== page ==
It seems, regardless of one’s sexual orientation, there are plenty of resources available to anyone who needs support on looking for a committed relationship.  For example, there are many self help books that can help to navigate the road to a healthy relationship as well as countless web sites which help people find dates that can lead to one. I am glad such resources exist because creating a healthy and loving relationship can enrich one’s life. Of course, a committed relationship is not the only path toward a life of contentment. Many individuals with a rich interior life who are living purposefully might choose not to be in a committed relationship and that does not make them any less. I am also not discussing individuals who are not looking for a relationship because they are closeted gays, oppressed by internalized homophobia, or anyone who has given up due to being burned out by the dating scene. In this short article, I am discussing certain individuals who are not looking due to their wounded attachment system; therefore, they avoid a close connection or bonding with others.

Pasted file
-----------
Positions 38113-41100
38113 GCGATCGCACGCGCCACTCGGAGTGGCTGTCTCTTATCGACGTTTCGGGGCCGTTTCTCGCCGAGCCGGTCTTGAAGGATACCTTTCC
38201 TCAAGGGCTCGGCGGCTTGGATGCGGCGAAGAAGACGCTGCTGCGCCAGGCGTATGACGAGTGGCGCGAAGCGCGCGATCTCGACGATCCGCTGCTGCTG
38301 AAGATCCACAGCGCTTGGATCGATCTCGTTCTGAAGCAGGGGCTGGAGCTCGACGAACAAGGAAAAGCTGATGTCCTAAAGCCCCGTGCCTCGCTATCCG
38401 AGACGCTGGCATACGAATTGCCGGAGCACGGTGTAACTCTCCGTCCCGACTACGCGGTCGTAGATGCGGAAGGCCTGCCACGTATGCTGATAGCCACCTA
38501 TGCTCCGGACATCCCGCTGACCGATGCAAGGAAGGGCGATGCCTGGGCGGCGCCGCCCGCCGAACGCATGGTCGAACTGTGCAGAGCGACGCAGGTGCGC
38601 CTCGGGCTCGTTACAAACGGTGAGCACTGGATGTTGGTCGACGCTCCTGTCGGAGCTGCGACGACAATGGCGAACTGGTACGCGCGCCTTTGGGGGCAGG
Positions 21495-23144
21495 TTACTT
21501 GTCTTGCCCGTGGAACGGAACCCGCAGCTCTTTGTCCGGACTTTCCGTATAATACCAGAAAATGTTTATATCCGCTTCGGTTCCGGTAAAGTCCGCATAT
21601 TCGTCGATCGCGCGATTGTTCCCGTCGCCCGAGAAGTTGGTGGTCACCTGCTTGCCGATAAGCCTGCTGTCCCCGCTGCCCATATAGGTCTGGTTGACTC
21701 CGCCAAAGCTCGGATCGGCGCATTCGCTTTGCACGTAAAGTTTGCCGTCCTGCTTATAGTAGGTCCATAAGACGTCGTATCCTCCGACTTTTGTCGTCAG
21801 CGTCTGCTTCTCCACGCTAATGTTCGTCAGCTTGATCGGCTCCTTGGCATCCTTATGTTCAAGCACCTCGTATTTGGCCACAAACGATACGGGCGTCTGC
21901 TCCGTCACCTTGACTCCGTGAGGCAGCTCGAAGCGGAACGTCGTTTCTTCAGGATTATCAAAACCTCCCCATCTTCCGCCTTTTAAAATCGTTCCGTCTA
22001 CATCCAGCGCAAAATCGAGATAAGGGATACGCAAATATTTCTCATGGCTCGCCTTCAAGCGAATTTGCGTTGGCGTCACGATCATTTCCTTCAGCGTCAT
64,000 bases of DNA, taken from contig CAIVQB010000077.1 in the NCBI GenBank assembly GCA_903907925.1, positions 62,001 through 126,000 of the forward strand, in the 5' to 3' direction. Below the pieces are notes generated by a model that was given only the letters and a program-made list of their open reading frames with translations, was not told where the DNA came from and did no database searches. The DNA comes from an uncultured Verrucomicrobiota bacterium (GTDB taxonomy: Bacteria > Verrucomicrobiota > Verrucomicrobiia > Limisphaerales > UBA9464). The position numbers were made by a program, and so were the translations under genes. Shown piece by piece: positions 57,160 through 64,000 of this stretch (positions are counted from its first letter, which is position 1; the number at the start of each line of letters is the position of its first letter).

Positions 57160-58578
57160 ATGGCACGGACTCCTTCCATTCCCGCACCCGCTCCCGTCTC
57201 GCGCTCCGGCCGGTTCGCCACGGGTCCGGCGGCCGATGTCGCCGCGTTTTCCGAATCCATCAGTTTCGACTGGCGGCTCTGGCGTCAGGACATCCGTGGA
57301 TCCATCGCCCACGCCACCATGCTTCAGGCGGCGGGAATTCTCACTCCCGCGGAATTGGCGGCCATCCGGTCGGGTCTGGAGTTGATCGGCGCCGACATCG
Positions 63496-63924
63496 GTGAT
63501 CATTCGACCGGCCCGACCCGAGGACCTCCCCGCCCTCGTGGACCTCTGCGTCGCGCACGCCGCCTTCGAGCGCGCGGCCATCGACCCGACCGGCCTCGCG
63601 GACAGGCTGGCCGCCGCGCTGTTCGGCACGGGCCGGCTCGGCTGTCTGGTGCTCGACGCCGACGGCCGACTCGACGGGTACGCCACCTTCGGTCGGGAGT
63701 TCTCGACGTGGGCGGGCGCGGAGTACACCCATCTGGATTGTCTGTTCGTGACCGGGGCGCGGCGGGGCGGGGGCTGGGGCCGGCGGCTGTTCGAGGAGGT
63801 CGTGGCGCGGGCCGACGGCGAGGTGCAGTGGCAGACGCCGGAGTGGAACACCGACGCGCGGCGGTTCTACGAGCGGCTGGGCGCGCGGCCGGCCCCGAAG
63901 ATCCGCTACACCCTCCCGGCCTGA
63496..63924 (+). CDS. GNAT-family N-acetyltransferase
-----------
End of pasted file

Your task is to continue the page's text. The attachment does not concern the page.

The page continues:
As human beings, we are designed to have needs for connection and healthy dependency on others. People who are wounded in this area avoid needing or depending on others as much as possible.  Often, they are unaware of how dismissive they can be toward anyone who shows romantic interest in them. They can experience other people’s interest in bonding with them as burden, and, if they do get involved in a relationship, they feel little distress when it ends. They typically have difficulty sharing their feelings with others and don’t ask for help. It needs to be noted that people who fall in love with dismissive individuals and struggle to win them over, might have complex issues of their own which is beyond the scope of this article. I will address that in my future articles.